Fact Sheet on Public Benefits and Domestic Violence

How can I get help if I am a victim of domestic violence who needs public benefits?

When you apply for public benefits the caseworker should ask if you are a victim of domestic violence. If you say "yes" the caseworker should immediately refer you to a Domestic Violence Liaison (DVL). If you already get public benefits, you can tell your Department of Social Services (DSS) worker at any time and they can put you in touch with a DVL.

What is a Domestic Violence Liaison (DVL)?

A DVL is someone who works with your local DSS office to help people who are victims of domestic violence.

What can a DVL do for me?

Your DVL will look at your claims of domestic violence. Then your DVL will look at what you need to do to get public benefits. If what you need to do to get public benefits might hurt you or your children, or put you or your children at further risk, your DVL can give you a waiver. Your DVL can also help you find counseling or other support.

Why would I need a waiver?

Sometimes what you have to do to get public benefits might put you in danger. For example, you can get a waiver from what you have to do to get child support if your DVL agrees that cooperation with child support services might cause harm to you or your children. This waiver lets you get assistance without welfare agencies going after your abuser to collect, which should help protect you.  You also may be able to get a waiver of employment or training rules, if your safety is in danger.

How long does my waiver last for?

Your waiver will last for at least four months. Your DVL must review your waiver at least every six months. Your DVL must tell you when your waiver will expire. Your waiver can be extended, changed, or stopped after a review.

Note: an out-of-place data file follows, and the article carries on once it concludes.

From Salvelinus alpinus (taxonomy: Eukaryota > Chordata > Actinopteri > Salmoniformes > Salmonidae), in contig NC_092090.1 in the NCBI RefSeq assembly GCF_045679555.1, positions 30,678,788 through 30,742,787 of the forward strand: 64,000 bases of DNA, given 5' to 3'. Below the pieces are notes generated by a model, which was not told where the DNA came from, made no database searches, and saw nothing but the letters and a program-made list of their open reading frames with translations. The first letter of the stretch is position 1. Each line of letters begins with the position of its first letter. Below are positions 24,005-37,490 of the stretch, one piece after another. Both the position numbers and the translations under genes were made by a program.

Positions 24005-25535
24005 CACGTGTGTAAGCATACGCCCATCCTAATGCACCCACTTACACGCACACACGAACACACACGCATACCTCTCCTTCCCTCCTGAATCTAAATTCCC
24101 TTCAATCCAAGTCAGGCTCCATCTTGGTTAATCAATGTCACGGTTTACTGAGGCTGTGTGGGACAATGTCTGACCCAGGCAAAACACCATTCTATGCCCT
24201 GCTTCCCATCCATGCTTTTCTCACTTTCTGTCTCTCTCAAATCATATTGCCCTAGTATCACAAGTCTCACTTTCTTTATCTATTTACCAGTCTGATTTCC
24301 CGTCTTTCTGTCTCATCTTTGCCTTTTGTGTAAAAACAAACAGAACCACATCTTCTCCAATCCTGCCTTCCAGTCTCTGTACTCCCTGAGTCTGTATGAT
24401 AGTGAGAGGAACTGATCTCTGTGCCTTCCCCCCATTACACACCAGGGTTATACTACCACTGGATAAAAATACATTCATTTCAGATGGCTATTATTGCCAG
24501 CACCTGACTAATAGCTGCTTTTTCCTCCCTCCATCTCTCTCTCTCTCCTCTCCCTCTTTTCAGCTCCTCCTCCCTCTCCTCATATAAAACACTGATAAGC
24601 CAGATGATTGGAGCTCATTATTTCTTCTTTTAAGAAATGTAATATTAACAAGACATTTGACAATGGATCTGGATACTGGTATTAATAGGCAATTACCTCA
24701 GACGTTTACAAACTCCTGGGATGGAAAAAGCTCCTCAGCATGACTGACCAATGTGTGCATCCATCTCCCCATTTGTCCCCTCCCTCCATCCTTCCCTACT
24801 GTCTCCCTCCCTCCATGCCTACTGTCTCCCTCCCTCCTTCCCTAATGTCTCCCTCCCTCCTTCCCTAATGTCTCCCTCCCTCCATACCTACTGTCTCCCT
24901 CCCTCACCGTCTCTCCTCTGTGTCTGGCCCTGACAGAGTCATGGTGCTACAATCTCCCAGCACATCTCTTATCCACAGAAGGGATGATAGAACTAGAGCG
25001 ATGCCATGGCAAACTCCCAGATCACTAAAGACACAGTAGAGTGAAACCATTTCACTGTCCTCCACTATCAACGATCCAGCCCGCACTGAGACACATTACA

Is there a maximum amount of time my waiver can last for?

No. You can have a waiver for as long as your DVL thinks you need one.

Is what I talk to my DVL about confidential?

Usually, the information you give your DVL is confidential unless you give written permission. However, DVLs must report to Child Protective Services if what you say makes them think that your children are abused or neglected.

What happens if I ask for a waiver but I don’t get it?

You have the right to appeal if your request for a waiver is not granted. You can ask for a fair hearing by calling (800) 342-3334, or by writing to: NYS OTDA, Office of Administrative Hearings, P.O. Box 1930, Albany, NY, 12201-1930. You can also go to the Office of Administrative Hearings home page here: http://www.otda.state.ny.us/oah/default.asp.

Can I get a waiver from welfare time limits?

If you have received more than sixty months of TANF (Federally funded public assistance) in your lifetime, you will not be able to get any more. (However, in New York State you can still get other public assistance which is not TANF, a Federal Benefit).  If you are close to your sixtieth month, you can get an extension of TANF if you meet one of the following conditions:

· You have a mental or physical problem that is because of domestic violence and it will last for at least three months

· Your child has a mental or physical problem because of domestic violence that requires you to stay home

Tell your DVL when you get close to your sixtieth month. Your DVL might be able to get you a waiver.

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(c) Legal Assistance of Western New York, Inc. ®

This article provides general information about this subject. Laws affecting this subject may have changed since this article was written. For specific legal advice about a problem you are having, get the advice of a lawyer.  Receiving this information does not make you a client of our office.

 

Last Review Date: March 2018

 

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